What Goes Into an Appraisal?

A home purchase can be the most serious financial decision some could ever consider. It doesn't matter if where you raise your family, a seasonal vacation property or one of many rentals, the purchase of real property is an involved transaction that requires multiple people working in concert to make it all happen.

Most of the people involved are quite familiar. The most recognizable face in the exchange is the real estate agent. Next, the mortgage company provides the financial capital required to bankroll the deal. And the title company sees to it that all aspects of the exchange are completed and that the title is clear to pass from the seller to the buyer.

To learn more about appraising, click here to see a short video or call us today to talk about your specific property.

So, who's responsible for making sure the value of the real estate is consistent with the purchase price? In comes the appraiser. We provide an unbiased opinion of what a buyer might expect to pay — or a seller receive — for a parcel of real estate, where both buyer and seller are informed parties. A licensed, certified, professional appraiser from Landmark Appraisals & Reviews, Inc. will ensure, you as an interested party, are informed.

Appraisals start with the property inspection

To ascertain the true status of the property, it's our duty to first perform a thorough inspection. We must see features first hand, such as the number of bedrooms and bathrooms, the location, living areas, etc, to ensure they really exist and are in the condition a typical buyer would expect them to be. To make sure the stated size of the property has not been misrepresented and illustrate the layout of the property, the inspection often includes creating a sketch of the floorplan. Most importantly, we identify any obvious features - or defects - that would have an impact on the value of the house.

Back at the office, we use two or three approaches to determining the value of real property: a sales comparison, a replacement cost calculation, and an income approach when rental properties are prevalent.

Replacement Cost

Here, the appraiser pulls information on local construction costs, the cost of labor and other factors to calculate how much it would cost to construct a property comparable to the one being appraised. This estimate usually sets the upper limit on what a property would sell for. The cost approach is also the least used predictor of value.

Sales Comparison

Appraisers become very familiar with the communities in which they appraise. They innately understand the value of certain features to the residents of that area. Then, the appraiser looks up recent sales in close proximity to the subject and finds properties which are 'comparable' to the subject at hand. By assigning a dollar value to certain items such as upgraded appliances, additional bathrooms, additional living area, quality of construction, lot size, we add or subtract from each comparable's sales price so that they more accurately match the features of subject property.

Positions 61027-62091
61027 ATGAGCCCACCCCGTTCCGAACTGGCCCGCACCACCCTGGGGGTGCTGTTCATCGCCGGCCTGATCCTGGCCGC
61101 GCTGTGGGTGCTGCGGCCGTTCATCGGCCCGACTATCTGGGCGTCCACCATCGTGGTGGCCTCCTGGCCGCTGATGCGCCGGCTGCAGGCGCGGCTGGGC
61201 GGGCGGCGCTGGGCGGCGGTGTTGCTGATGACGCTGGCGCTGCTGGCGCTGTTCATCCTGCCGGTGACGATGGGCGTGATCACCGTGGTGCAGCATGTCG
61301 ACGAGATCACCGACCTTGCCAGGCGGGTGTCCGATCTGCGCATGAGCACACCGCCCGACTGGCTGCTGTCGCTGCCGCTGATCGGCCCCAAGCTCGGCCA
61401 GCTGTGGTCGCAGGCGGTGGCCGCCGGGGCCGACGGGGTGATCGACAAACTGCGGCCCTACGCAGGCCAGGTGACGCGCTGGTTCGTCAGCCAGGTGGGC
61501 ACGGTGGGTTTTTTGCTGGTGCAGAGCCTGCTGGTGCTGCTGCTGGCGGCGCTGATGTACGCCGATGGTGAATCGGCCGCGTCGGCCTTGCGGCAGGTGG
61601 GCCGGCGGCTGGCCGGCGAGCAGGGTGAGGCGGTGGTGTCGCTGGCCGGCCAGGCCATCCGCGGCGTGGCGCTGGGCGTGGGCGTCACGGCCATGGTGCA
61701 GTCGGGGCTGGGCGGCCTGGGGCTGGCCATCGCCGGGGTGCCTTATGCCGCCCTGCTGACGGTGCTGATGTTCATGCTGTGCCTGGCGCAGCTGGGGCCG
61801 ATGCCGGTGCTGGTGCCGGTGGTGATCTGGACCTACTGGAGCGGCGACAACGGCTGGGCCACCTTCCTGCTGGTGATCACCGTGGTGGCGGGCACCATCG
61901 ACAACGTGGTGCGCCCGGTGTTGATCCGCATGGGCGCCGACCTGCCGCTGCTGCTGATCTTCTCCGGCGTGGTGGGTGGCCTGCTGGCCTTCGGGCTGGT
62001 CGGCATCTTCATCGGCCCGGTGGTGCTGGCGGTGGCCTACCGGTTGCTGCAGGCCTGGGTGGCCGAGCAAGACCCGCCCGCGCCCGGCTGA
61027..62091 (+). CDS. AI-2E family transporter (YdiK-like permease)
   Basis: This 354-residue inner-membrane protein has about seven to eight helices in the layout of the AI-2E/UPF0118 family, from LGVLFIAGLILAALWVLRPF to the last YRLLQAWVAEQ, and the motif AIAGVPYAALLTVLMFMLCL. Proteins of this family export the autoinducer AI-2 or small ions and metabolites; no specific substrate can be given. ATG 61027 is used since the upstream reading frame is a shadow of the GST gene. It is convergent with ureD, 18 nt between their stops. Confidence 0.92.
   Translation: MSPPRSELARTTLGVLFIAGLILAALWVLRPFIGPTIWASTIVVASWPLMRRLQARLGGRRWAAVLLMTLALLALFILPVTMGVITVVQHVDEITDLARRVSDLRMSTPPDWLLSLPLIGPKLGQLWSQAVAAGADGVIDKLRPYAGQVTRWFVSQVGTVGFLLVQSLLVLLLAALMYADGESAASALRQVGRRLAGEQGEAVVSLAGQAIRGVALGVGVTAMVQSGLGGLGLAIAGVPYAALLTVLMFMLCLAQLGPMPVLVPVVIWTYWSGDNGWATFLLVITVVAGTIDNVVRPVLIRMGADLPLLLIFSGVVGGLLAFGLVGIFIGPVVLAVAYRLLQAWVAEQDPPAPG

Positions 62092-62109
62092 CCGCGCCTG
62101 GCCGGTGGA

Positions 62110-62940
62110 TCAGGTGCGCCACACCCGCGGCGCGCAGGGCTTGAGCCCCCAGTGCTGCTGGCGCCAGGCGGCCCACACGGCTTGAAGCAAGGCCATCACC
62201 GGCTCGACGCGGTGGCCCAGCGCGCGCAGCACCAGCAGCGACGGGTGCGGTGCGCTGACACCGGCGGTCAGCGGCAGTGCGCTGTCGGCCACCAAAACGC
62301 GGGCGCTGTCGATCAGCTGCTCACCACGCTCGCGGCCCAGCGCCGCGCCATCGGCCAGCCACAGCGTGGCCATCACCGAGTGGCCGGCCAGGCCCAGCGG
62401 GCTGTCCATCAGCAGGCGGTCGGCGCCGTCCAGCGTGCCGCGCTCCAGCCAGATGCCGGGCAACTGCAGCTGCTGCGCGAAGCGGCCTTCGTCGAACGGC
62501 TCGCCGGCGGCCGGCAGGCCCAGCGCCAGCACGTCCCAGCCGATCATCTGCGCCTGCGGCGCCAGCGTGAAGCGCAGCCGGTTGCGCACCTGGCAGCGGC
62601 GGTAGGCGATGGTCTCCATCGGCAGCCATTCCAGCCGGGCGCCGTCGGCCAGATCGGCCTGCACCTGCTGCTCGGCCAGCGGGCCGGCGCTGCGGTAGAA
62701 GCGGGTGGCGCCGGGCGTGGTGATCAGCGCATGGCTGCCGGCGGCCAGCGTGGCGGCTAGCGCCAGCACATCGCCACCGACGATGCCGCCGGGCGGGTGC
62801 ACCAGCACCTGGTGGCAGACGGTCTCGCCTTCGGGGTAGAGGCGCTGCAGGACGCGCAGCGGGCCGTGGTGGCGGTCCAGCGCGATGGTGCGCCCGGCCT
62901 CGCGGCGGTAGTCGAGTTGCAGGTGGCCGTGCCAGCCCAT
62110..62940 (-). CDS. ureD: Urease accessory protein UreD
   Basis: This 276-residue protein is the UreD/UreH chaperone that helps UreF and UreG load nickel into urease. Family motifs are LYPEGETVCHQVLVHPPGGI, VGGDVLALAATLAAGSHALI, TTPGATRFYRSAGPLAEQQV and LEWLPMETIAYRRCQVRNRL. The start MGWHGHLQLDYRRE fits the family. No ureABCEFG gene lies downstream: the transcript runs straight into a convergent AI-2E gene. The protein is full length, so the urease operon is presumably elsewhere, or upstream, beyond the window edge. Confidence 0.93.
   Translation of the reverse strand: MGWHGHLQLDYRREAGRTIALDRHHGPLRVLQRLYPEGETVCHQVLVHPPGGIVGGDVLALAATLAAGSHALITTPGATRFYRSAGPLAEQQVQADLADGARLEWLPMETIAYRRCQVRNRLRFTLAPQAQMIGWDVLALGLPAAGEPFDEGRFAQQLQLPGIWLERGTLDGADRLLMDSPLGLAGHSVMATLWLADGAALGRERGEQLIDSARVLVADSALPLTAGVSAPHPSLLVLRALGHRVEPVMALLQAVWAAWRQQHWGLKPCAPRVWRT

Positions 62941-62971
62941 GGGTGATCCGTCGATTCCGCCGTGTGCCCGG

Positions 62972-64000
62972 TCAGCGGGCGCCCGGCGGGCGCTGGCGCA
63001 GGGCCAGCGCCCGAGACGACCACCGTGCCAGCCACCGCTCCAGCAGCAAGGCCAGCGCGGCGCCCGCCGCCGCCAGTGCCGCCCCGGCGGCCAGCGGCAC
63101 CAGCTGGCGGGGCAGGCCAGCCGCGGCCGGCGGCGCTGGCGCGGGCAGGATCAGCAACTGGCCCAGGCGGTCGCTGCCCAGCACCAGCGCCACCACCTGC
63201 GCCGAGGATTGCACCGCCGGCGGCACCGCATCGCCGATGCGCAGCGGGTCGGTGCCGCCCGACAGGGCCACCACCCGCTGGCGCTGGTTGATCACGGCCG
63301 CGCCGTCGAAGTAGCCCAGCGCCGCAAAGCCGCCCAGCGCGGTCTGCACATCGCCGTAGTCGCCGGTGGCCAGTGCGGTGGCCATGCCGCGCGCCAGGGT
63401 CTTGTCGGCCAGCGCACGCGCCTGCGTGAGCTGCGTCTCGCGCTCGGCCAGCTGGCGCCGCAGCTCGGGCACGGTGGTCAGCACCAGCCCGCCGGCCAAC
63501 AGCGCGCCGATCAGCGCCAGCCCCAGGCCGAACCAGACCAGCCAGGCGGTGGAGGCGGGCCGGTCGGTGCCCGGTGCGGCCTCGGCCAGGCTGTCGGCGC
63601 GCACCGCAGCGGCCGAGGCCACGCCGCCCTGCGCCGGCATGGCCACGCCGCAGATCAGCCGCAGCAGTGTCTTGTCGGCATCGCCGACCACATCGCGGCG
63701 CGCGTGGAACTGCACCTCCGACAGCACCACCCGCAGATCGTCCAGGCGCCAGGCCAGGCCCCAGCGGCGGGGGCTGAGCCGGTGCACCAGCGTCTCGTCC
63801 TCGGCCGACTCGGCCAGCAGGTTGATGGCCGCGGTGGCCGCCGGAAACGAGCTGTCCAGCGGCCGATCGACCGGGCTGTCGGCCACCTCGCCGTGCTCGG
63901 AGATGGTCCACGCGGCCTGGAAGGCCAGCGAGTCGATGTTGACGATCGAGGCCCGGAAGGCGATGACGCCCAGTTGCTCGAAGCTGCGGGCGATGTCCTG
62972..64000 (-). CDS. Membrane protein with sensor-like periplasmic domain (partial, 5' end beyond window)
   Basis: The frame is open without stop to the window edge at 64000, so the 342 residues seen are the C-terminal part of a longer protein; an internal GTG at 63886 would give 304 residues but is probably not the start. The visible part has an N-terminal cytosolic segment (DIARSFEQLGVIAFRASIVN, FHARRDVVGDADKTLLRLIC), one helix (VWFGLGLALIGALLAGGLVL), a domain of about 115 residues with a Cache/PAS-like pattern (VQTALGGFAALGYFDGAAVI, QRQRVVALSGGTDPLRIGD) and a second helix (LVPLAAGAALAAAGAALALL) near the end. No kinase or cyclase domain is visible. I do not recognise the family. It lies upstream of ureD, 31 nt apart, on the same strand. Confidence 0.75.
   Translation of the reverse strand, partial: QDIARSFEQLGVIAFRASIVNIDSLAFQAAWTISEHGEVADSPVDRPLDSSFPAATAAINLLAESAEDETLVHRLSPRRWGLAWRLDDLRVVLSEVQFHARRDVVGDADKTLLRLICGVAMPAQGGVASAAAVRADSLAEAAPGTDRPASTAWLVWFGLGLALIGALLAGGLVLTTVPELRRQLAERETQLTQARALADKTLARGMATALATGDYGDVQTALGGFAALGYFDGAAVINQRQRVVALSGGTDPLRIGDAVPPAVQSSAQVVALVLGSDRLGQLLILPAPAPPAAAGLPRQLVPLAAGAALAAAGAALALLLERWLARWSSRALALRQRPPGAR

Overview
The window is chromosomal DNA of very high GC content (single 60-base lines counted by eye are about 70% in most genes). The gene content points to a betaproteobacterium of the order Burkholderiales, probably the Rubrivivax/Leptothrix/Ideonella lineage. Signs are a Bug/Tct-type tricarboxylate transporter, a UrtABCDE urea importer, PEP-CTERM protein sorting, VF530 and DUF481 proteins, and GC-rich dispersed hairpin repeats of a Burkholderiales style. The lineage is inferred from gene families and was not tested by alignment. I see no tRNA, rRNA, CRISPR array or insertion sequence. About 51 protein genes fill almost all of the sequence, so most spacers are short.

• Say, for example, the comparable has an irrigation system and the subject doesn't, the appraiser may subtract the value of an irrigation system from the sales price of the comparable.
  • In the case where the subject has something such as an extra half bath that a comparable doesn't have, the appraiser might add the value of that bath to the comparable property.

An opinion of what the subject could sell for can only be determined once all differences between the comps and the subject have been evaluated. When it comes to knowing the true value of features of homes in Gainesville and Alachua, Landmark Appraisals & Reviews, Inc. can't be beat. The sales comparison approach to value is typically given the most consideration when an appraisal is for a real estate exchange.

Valuation Using the Income Approach

In the case of income producing properties - rental houses for example - the appraiser may use a third approach to value. In this situation, the amount of revenue the real estate yields is taken into consideration along with income produced by neighboring properties to determine the current value.

Coming Up With The Final Value

Examining the data from all approaches, the appraiser is then ready to put down an estimated market value for the property in question. It is important to note that while this amount is probably the best indication of what a property is worth, it probably will not be the final sales price. Prices can always be driven up or down by extenuating circumstances like the motivation or urgency of a seller or 'bidding wars'. Regardless, the appraised value is often employed as a guideline for lenders who don't want to loan a buyer more money than the property is actually worth. The bottom line is, an appraiser from Landmark Appraisals & Reviews, Inc. will guarantee you discover the most accurate property value, so you can make the most informed real estate decisions.